BROOKSVILLE — Fees for launching boats, parking at coastal parks and using the county's dog park have been collected by the county since Oct. 1, but there has been no means to enforce payment.
On Tuesday, a divided County Commission voted down an ordinance that would have allowed enforcement to begin.
As County Administrator David Hamilton put it, paying the fees is now discretionary by park users.
What the county does next is unclear. Enforcement was only expected to bring in about $2,500 in the next year, but the fees were part of Hernando's budget and were expected to help keep Parks and Recreation from having to cut employees and close parks.
Earlier this fall, the commission agreed to hold in abeyance controversial fees for use of the county's athletic fields, and there has been no further public discussion about how the loss of those fees would be offset.
The fees discussed Tuesday were specifically for use of the county's boat ramps, Rogers Park, Pine Island and the Rotary Centennial Dog Park. Parking meters and pay stations have already been installed in those locations.
As approved by the previous commission in May, the fee for Rogers Park and Pine Island from mid February to mid November is $5 for the day and $2 after 5 p.m.; in the off months, it would be $2 for the day, including after 5 p.m. Boat ramp fees at Bayport, Jenkins Creek and Hernando Beach are $5. The fee for the dog park is $1. There are also annual passes available for Pine Island and Rogers Park ($75), for the boat ramps ($50) and for the dog park ($30).
Commissioners Jim Adkins and Wayne Dukes voted against the ordinance allowing enforcement to begin, leaving Chairman John Druzbick in a quandary for a moment.
He pointed out that he had voted against the fees consistently and could not support the ordinance, so he cast the third no vote. Commissioners Jeff Stabins and Dave Russell voted yes.
Stabins said he had heard from constituents who have paid the fees and were upset that others did not.
Dukes said he worried about what would happen if park users who might have been drinking were confronted by county workers handing out citations. The plan had been to train county workers through code enforcement to hand over the tickets to violators.
"This is going to get real interesting real fast,'' he said.
The ordinance would have exempted those with a valid disabled parking permit from paying fees, which is required by state law, pointed out assistant county attorney Jeff Kirk. County Attorney Garth Coller said a modification of the ordinance that would accomplish that could be brought back later.
Barbara Behrendt can be reached at [email protected] or (352) 848-1434.
>>OTHER COMMISSION BUSINESS
County to dip into reserve fund for repairs to jail
• The County Commission approved spending $200,500 out of their reserve fund for jail repairs to get county maintenance staff to begin work on the highest priority fixes that the staff can accomplish at the Hernando County Jail. The work will include a variety of security issues including door replacements, plumbing work and work on other issues related to health and fire safety. In addition, county staff plan to bring additional first priority projects to the commission in mid January. Those projects will need to be bid out, according to Lisa Hammond, consultant to the Clerk of the Circuit Court on purchasing and contracts. The County Commission had set aside $3 million in reserves this year to take care of immediate maintenance concerns when the sheriff took over the facility several months ago. Ultimately, the engineer hired by the county to examine the jail's needs recommended approximately $15 million in upgrades, repairs and remodeling at the facility.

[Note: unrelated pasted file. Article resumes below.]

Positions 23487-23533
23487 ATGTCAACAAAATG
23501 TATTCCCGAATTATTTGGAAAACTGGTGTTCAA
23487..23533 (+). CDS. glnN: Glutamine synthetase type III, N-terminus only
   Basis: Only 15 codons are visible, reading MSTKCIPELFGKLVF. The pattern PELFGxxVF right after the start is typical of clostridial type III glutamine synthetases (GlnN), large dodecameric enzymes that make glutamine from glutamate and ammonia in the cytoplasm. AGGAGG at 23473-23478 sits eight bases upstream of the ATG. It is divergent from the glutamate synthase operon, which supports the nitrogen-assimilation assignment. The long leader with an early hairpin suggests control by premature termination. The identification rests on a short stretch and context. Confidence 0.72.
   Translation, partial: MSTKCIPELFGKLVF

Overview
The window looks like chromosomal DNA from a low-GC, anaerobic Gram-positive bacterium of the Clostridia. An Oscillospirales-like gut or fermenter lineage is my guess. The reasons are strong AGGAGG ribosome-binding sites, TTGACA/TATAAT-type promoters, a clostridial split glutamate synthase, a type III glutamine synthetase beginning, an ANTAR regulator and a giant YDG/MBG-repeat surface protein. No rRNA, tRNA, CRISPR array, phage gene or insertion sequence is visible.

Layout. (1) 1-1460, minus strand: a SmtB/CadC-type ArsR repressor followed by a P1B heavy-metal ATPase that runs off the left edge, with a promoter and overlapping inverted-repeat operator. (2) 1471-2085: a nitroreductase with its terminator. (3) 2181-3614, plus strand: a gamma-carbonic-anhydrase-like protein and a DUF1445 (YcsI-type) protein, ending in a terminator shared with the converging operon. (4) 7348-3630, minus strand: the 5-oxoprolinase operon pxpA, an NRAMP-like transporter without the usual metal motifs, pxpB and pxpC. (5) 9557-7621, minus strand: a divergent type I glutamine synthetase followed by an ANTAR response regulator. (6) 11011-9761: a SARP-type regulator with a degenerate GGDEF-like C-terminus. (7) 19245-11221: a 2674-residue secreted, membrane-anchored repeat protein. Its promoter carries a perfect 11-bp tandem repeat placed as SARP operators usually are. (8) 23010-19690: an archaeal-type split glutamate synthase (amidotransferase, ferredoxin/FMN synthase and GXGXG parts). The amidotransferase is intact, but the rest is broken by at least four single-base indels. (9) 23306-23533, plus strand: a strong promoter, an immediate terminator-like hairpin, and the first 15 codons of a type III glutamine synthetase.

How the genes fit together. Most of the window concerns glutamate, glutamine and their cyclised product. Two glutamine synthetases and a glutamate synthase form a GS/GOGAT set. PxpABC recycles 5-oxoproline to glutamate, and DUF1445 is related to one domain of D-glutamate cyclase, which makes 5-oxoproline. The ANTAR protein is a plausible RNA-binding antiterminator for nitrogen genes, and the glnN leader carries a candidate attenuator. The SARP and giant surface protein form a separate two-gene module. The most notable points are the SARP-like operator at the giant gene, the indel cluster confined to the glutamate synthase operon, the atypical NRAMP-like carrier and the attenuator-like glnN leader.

• After several complaints from nearby residents about the state of Elgin Boulevard, Transportation Services Director Susan Goebel told the County Commission on Tuesday that the last two houses slated for removal should be gone by today. The original bidder that contracted to move the houses did not comply with the contract and it was canceled. Now someone else will move the buildings. Public works staff has also been leveling some of the soil left behind where the houses were, but plans to sod those areas were put on hold because construction is expected to begin shortly on the road-widening project. Goebel said the bid opening on the project is today. Work could begin in a month, with an estimated 240 days of construction. The commissioners also voted to approve an agreement with the state Department of Transportation in which the state would pay up to $2.5 million of the $5.2 million project. The Elgin Boulevard project has been controversial from the beginning since the county had to buy a row of occupied homes, at a time when house values were at their height, to accomplish the widening.
• County officials will meet with the firms interested in bidding on the long-awaited Hernando Beach Channel dredging project on Friday in a pre-bid meeting. Transportation Services Director Susan Goebel said the purpose of the meeting is to explain the details of the project and answer questions. There have been 39 contractors who have requested bid documents. Goebel said she had heard that firms were hungry for work at this slow time. Bids will be opened Jan. 5 with a recommendation to the board Jan. 25. The County Commission fired its contractor on the job several months ago, forcing the need to hire another firm. Commissioners decided that if they couldn't get a contract with a new company by the end of January, they would simply cancel the dredge even though it has been planned for more than a dozen years.